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A new study in The Lancet Rheumatology examines the strength and duration of SARS-CoV-2 vaccine-induced immunoglobulin-G antibody responses over time for patients with a variety of autoimmune diseases, compared with healthy controls.

The presence of humoral antibodies to SARS-CoV-2 has been shown to correlate with protection against COVID infection. But for patients with immune-mediated inflammatory diseases (IMIDs), host response to COVID infection or to vaccination is affected by the immune dysfunction imposed by the IMID and by the use of immune-modulating drugs to treat it.

This new study finds a weaker — as shown previously — and less sustained immune response to SARS-CoV-2 vaccines in patients with a variety of IMIDs, including rheumatoid arthritis, spondyloarthritis, psoriasis, inflammatory bowel diseases, and other systemic autoimmune diseases such as lupus. It also points toward the possibility of adjusting treatment and vaccination schedules and strategies for these patients based on their antibody levels, among other factors, to preserve best protection against severe COVID.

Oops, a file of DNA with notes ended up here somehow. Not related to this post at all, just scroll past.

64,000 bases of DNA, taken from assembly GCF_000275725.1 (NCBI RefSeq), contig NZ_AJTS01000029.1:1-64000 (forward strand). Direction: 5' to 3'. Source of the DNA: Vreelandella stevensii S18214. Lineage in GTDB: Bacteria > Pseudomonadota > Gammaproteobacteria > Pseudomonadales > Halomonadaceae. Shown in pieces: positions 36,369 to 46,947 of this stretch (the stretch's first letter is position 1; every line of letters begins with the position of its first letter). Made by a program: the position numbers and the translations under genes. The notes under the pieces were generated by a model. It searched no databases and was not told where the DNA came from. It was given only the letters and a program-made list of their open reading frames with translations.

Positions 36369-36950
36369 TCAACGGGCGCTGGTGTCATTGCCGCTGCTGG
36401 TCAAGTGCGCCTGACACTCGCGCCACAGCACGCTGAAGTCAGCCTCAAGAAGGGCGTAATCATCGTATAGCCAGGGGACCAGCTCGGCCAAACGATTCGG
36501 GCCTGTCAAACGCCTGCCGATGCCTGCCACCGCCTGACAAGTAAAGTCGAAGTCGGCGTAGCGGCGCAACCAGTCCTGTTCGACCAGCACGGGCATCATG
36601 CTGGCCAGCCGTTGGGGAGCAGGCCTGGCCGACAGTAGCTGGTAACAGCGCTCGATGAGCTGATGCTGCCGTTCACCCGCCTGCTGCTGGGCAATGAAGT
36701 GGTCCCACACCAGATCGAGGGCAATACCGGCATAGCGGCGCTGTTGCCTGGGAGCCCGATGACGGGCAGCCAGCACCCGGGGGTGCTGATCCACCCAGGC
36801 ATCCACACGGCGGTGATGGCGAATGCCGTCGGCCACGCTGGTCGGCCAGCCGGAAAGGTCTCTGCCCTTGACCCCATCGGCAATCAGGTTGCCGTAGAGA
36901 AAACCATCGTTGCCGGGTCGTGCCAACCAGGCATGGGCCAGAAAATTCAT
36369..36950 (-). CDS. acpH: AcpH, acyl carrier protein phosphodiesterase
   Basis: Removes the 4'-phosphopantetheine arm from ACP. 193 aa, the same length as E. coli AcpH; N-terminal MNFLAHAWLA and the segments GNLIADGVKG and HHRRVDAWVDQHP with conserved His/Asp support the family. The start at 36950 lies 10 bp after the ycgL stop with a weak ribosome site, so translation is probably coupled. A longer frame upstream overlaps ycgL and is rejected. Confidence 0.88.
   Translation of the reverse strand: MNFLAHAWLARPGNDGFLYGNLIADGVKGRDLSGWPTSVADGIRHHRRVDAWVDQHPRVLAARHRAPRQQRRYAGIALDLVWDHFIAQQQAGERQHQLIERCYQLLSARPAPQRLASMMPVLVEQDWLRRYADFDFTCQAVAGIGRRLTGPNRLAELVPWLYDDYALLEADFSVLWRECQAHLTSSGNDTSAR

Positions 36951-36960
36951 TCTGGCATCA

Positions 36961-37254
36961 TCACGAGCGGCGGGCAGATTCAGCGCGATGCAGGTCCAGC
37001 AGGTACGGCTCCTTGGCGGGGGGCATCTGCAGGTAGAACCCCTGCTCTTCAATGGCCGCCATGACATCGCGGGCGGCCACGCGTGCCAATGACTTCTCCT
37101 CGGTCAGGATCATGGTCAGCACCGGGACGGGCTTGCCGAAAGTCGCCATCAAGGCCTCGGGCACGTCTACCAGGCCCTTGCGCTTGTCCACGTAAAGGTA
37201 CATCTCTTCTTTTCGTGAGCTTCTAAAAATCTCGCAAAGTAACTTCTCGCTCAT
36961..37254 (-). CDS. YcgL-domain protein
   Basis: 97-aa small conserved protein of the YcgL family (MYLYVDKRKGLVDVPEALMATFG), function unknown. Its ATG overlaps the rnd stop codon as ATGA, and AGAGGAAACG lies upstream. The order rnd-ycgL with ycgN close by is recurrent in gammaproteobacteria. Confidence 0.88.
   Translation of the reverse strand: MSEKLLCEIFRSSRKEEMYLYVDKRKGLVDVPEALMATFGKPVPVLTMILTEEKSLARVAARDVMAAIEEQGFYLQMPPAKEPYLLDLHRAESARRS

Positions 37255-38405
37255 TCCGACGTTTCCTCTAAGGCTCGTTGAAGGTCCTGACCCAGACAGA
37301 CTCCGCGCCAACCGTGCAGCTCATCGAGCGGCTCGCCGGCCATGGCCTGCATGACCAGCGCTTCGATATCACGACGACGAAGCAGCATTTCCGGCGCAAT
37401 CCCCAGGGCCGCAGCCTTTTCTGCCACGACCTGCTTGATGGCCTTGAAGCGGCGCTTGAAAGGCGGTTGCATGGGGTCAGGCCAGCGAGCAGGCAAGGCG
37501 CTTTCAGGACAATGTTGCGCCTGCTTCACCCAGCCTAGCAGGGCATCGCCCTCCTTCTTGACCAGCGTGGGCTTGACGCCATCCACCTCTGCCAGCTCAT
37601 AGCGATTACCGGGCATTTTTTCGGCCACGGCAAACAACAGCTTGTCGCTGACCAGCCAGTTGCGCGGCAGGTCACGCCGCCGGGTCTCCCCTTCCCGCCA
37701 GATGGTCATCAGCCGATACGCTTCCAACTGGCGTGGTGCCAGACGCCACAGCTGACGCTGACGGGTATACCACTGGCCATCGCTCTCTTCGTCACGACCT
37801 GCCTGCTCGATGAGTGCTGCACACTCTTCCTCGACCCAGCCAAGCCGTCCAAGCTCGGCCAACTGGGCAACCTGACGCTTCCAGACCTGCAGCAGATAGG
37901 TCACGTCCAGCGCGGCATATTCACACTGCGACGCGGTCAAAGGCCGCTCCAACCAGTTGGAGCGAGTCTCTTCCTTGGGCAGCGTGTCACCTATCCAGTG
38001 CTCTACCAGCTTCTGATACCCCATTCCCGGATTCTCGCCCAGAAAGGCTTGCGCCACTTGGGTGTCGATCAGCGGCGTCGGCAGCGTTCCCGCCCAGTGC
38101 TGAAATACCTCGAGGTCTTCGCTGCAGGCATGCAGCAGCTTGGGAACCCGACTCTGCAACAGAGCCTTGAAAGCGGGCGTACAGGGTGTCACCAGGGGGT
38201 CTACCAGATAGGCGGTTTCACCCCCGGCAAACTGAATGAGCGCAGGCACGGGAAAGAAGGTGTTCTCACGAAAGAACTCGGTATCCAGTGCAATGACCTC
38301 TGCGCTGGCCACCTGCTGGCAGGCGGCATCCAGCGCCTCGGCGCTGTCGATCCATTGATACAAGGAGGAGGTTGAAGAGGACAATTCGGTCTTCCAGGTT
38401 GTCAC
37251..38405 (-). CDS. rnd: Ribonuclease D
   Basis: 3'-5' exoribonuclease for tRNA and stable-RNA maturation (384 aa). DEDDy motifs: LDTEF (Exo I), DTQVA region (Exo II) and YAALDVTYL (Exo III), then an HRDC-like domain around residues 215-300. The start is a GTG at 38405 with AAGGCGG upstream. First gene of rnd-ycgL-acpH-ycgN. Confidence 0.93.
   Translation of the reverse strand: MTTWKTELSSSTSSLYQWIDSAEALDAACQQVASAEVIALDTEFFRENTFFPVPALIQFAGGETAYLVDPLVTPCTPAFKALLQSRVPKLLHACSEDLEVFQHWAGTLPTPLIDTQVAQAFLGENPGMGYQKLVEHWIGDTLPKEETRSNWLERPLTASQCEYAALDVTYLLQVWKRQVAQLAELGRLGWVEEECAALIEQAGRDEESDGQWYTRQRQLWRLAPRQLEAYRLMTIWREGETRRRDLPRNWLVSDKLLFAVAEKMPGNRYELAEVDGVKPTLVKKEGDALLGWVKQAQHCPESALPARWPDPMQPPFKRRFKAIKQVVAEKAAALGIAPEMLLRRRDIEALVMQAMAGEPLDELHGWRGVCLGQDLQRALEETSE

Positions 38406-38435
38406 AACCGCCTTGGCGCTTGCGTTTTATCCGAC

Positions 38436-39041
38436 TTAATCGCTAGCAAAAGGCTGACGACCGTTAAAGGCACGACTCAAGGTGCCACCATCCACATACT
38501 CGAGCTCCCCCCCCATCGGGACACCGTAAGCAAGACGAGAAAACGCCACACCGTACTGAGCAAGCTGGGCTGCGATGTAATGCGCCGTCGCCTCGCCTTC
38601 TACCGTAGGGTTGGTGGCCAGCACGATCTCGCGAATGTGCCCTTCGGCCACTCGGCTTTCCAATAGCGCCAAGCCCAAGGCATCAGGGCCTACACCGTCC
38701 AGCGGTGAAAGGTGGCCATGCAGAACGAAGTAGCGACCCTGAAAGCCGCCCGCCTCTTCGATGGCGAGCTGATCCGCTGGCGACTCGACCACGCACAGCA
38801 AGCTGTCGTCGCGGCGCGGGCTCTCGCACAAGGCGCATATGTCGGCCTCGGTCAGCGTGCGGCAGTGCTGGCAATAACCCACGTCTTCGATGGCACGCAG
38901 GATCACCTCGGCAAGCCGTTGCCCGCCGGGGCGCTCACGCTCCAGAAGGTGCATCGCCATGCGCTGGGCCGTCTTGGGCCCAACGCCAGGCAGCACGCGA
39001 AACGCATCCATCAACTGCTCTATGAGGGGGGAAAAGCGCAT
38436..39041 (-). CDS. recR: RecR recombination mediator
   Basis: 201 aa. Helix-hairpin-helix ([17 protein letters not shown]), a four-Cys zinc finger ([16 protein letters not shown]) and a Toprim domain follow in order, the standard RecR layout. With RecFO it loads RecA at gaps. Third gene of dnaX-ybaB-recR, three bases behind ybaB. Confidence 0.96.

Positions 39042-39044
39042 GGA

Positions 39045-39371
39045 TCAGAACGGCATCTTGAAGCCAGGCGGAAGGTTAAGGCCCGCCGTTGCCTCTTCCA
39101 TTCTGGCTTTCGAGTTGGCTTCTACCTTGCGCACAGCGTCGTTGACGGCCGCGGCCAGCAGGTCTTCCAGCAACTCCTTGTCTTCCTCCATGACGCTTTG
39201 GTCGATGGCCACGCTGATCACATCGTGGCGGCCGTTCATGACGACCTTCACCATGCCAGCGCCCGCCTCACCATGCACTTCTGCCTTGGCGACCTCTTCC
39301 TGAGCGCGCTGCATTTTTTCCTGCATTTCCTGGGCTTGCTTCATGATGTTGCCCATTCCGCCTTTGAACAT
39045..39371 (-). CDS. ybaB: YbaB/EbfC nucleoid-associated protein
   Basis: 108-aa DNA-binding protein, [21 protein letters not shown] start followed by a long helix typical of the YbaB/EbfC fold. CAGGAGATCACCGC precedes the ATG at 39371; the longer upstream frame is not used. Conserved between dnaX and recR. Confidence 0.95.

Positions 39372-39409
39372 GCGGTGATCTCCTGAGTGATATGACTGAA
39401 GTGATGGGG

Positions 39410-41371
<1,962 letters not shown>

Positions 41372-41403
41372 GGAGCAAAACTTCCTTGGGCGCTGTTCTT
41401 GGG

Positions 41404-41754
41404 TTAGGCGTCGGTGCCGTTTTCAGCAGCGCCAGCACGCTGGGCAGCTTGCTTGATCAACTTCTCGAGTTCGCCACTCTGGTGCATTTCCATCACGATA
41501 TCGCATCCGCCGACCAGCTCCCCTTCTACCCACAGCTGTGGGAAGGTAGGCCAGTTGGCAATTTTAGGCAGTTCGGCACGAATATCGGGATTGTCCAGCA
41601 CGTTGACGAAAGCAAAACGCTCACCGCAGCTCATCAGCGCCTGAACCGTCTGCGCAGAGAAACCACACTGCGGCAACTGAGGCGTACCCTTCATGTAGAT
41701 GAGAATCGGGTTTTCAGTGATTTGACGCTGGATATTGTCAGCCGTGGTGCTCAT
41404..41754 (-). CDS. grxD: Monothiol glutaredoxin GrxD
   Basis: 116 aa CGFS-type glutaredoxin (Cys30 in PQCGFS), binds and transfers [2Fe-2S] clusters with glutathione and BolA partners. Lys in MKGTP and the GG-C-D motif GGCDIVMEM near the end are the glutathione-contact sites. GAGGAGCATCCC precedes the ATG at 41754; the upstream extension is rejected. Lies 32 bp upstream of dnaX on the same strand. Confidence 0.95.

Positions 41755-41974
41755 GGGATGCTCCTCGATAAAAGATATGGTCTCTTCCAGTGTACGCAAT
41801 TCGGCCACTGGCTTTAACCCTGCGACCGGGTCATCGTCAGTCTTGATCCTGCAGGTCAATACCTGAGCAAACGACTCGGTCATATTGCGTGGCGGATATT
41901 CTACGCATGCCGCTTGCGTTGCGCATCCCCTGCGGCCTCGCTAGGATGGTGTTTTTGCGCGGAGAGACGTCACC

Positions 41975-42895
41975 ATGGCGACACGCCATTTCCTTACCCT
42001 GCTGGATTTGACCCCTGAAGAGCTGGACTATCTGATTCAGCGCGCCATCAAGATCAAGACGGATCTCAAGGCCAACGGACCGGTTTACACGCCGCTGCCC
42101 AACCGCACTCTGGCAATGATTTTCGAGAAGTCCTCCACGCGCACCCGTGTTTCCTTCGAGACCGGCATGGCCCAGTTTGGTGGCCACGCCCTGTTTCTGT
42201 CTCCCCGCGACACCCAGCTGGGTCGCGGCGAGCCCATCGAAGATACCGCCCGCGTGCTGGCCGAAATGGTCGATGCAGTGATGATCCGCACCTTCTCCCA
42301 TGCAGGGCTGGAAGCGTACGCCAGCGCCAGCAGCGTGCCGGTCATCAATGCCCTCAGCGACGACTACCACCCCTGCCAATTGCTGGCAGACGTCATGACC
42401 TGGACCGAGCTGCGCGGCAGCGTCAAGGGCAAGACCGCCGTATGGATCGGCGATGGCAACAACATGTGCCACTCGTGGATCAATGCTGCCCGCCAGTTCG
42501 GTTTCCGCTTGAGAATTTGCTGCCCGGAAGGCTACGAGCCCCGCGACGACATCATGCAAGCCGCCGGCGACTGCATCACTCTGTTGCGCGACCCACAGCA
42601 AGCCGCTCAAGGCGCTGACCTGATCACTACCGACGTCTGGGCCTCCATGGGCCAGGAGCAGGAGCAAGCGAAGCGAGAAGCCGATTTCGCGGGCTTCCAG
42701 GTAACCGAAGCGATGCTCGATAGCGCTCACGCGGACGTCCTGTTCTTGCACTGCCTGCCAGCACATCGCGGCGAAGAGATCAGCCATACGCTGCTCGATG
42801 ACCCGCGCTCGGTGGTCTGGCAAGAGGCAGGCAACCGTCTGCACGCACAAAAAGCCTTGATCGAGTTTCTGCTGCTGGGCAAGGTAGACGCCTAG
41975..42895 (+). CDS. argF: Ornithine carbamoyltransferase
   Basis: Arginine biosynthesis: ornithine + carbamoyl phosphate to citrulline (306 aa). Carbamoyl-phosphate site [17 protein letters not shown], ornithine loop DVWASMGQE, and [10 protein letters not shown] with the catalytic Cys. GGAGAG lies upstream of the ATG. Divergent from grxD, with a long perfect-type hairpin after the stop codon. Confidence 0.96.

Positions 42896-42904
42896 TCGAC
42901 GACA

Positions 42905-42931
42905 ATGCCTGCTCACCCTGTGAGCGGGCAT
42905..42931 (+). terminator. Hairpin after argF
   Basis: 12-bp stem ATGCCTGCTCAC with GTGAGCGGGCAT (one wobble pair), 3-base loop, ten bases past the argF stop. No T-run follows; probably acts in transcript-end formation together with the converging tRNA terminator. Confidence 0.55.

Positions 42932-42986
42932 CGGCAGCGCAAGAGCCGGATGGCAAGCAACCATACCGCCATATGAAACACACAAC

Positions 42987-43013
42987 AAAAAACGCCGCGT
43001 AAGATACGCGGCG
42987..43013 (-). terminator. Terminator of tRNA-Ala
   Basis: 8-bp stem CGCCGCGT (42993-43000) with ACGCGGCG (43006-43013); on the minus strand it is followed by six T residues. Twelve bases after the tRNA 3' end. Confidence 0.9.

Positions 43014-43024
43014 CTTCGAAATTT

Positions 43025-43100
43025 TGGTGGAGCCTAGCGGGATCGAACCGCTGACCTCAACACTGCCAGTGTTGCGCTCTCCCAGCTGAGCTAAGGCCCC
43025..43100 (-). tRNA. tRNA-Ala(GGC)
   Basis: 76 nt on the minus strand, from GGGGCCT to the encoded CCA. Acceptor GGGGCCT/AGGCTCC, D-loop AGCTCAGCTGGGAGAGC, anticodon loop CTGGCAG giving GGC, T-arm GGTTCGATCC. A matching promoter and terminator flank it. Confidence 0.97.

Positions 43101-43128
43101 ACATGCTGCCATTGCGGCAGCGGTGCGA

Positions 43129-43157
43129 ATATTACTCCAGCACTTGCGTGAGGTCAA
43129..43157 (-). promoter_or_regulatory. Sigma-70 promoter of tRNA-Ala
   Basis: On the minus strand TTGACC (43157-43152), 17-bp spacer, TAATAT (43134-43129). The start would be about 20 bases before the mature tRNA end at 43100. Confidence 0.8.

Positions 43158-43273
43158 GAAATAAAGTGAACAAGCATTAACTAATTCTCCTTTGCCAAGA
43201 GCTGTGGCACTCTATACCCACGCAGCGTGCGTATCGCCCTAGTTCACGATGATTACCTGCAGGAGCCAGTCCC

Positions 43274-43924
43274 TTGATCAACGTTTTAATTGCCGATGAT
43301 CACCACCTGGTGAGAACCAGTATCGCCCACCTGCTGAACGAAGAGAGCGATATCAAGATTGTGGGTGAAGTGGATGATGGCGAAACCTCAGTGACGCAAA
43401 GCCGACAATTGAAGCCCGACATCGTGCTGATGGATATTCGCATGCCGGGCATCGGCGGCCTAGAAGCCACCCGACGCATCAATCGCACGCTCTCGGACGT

“It is important to assess immune response in these patients to see if they still have protection against severe COVID infection,” said lead author David Simon, MD, senior clinical scientist in clinical immunology and rheumatology at University Hospital Erlangen, Germany. “We know that antibody response is an immune correlate. Therefore, it is important to see how large and durable the immune response is to the coronavirus vaccine in these IMID patients, and whether specific drugs or therapies have negative effects on their immune response.”

What Was Studied?